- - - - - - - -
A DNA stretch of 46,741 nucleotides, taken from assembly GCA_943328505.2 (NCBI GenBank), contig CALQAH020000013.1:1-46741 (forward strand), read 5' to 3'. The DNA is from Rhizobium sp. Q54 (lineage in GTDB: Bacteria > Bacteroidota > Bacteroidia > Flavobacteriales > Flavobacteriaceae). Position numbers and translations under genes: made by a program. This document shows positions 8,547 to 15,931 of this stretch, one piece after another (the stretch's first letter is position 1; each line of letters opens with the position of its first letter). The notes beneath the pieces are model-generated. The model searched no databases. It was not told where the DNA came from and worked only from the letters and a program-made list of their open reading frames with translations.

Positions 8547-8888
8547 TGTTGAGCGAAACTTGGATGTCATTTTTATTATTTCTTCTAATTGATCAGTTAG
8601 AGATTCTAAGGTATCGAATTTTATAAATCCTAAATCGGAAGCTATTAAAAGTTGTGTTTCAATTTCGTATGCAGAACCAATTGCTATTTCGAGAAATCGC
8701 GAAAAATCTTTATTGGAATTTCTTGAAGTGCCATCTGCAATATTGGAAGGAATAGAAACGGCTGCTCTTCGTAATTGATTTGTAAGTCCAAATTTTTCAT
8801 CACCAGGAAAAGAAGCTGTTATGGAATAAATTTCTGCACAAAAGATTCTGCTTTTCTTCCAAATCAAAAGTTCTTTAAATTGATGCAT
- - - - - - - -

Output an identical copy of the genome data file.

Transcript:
A DNA stretch of 46,741 nucleotides, taken from assembly GCA_943328505.2 (NCBI GenBank), contig CALQAH020000013.1:1-46741 (forward strand), read 5' to 3'. The DNA is from Rhizobium sp. Q54 (lineage in GTDB: Bacteria > Bacteroidota > Bacteroidia > Flavobacteriales > Flavobacteriaceae). Position numbers and translations under genes: made by a program. This document shows positions 8,547 to 15,931 of this stretch, one piece after another (the stretch's first letter is position 1; each line of letters opens with the position of its first letter). The notes beneath the pieces are model-generated. The model searched no databases. It was not told where the DNA came from and worked only from the letters and a program-made list of their open reading frames with translations.

Positions 8547-8888
8547 TGTTGAGCGAAACTTGGATGTCATTTTTATTATTTCTTCTAATTGATCAGTTAG
8601 AGATTCTAAGGTATCGAATTTTATAAATCCTAAATCGGAAGCTATTAAAAGTTGTGTTTCAATTTCGTATGCAGAACCAATTGCTATTTCGAGAAATCGC
8701 GAAAAATCTTTATTGGAATTTCTTGAAGTGCCATCTGCAATATTGGAAGGAATAGAAACGGCTGCTCTTCGTAATTGATTTGTAAGTCCAAATTTTTCAT
8801 CACCAGGAAAAGAAGCTGTTATGGAATAAATTTCTGCACAAAAGATTCTGCTTTTCTTCCAAATCAAAAGTTCTTTAAATTGATGCAT